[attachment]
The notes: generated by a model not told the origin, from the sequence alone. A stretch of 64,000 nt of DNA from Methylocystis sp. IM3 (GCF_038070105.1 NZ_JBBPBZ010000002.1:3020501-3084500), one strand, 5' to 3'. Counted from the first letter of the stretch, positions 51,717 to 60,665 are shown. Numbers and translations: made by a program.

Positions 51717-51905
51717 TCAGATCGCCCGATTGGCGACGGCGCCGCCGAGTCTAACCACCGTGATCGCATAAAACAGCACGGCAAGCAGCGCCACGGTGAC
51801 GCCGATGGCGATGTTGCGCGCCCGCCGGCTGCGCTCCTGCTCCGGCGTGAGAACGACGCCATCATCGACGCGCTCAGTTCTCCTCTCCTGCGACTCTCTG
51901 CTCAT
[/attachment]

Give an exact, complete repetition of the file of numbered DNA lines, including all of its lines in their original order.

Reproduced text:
The notes: generated by a model not told the origin, from the sequence alone. A stretch of 64,000 nt of DNA from Methylocystis sp. IM3 (GCF_038070105.1 NZ_JBBPBZ010000002.1:3020501-3084500), one strand, 5' to 3'. Counted from the first letter of the stretch, positions 51,717 to 60,665 are shown. Numbers and translations: made by a program.

Positions 51717-51905
51717 TCAGATCGCCCGATTGGCGACGGCGCCGCCGAGTCTAACCACCGTGATCGCATAAAACAGCACGGCAAGCAGCGCCACGGTGAC
51801 GCCGATGGCGATGTTGCGCGCCCGCCGGCTGCGCTCCTGCTCCGGCGTGAGAACGACGCCATCATCGACGCGCTCAGTTCTCCTCTCCTGCGACTCTCTG
51901 CTCAT